To recession-proof their businesses, companies need to prioritise innovation and improve their financial health.
The wealth sector is usually the first to get hit in a recession, which is why finance leaders need to have a crisis management plan in place before the actual crisis begins. To improve their finance operations, CFOs should make the most of the new technologies. But gaining your competitive edge in the finance world goes beyond automation. It requires stepping outside the box and prioritising new business ideas over profitability.
Preparing finance for the upcoming recession
As the global economy slides into recession, concerns are rising across the finance sector. While the economic downturn was triggered by a pandemic this time, its impact is expected to be equally or even more severe than past recessions. To survive these difficult times, finance leaders are trying to recession-proof their businesses by implementing a range of measures aimed at improving their companies’ financial health and to reduce the impact of current and future economic crises.
Banks are especially vulnerable to a recession as it can cause serious damage through credit losses, reductions in business revenue, and declines in investments. The Banking Perspectives journal suggests there are many things finance leaders and banks can do to prepare for and survive the next recession. Among other things, they can develop a cost management plan, incorporate a recession scenario, and modernise their recovery function.
In times of economic uncertainty, many businesses are unable to maintain their spending, which is why cutting costs is typically the first thing on their to-do list. A recent Gartner survey, which included 317 Chief Financial Officers (CFOs), reveals that 62 per cent of respondents are planning budget cuts due to the coronavirus outbreak, while 38 per cent don’t plan to make any cost reductions in 2020.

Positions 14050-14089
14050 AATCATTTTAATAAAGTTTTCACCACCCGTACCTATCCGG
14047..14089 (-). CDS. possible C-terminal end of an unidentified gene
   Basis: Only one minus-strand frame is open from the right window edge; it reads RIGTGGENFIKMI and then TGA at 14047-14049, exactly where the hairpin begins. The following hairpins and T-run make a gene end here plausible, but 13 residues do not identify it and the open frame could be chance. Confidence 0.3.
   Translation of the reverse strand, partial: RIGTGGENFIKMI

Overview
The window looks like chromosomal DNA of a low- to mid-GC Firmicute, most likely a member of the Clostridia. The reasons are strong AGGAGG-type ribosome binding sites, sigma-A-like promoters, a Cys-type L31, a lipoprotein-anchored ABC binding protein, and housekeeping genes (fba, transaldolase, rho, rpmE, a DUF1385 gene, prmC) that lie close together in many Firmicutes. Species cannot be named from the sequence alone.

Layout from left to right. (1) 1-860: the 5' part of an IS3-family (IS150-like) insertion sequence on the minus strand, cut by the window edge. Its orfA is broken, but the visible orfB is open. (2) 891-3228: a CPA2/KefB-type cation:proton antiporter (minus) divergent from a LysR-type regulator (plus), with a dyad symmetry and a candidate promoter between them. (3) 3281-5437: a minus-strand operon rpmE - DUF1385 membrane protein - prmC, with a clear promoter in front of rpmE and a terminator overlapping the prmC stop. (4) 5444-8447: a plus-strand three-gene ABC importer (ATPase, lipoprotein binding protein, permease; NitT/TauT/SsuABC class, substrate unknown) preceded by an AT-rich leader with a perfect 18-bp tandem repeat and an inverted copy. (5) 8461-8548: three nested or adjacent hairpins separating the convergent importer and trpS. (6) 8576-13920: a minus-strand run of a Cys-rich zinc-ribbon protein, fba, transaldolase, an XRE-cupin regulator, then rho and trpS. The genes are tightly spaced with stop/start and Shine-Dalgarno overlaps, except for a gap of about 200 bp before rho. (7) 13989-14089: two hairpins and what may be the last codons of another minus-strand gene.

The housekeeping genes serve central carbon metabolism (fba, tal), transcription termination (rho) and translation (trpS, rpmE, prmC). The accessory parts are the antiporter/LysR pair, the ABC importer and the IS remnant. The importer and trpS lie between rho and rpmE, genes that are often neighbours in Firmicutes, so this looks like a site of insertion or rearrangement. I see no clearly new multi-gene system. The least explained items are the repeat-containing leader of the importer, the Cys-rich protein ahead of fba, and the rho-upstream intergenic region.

There are a couple of strategies CFOs can use to effectively lead their companies through a recession. According to CFO Dive, the most valuable asset for any company is its workforce. Therefore, finance leaders need to make sure to put people first in their crisis management plans. This is why many companies have embraced remote working as a safer alternative to traditional work arrangements.
The future of finance
As the finance sector looks ahead at another disruption, this creates new challenges for CFOs, who will need to find a way to cope with changing business models, evolving workforce, and increased business competition. Implementing emerging technologies is one of the most effective ways for an organisation to adapt to new trends, something CFOs are very much aware of. In fact, a 2019 PwC report reveals that 61 per cent of finance leaders believe that technology can help them improve their finance operations. Basic automation tools, for instance, could enable finance leaders to better handle time-consuming, repetitive processes like reporting and reconciliation. Robotic process automation (RPA), on the other hand, could be used to convert broker statements into a data format that can be later processed automatically.
While new technologies play a key role in business transformation, CFOs play a critical role in a company’s survival. So, what will the CFO of the future look like? Moving beyond traditional finance operations and developing a new and more innovative mindset is what makes for a successful future CFO. CFOs will need to adopt a broader view of industry disruption to be able to make more strategic decisions, which is why the CFO of the future will come from different backgrounds, rather than exclusively from the field of finance. The future CFO will also need to possess leadership and team-building skills, which are seen as critical for this profession.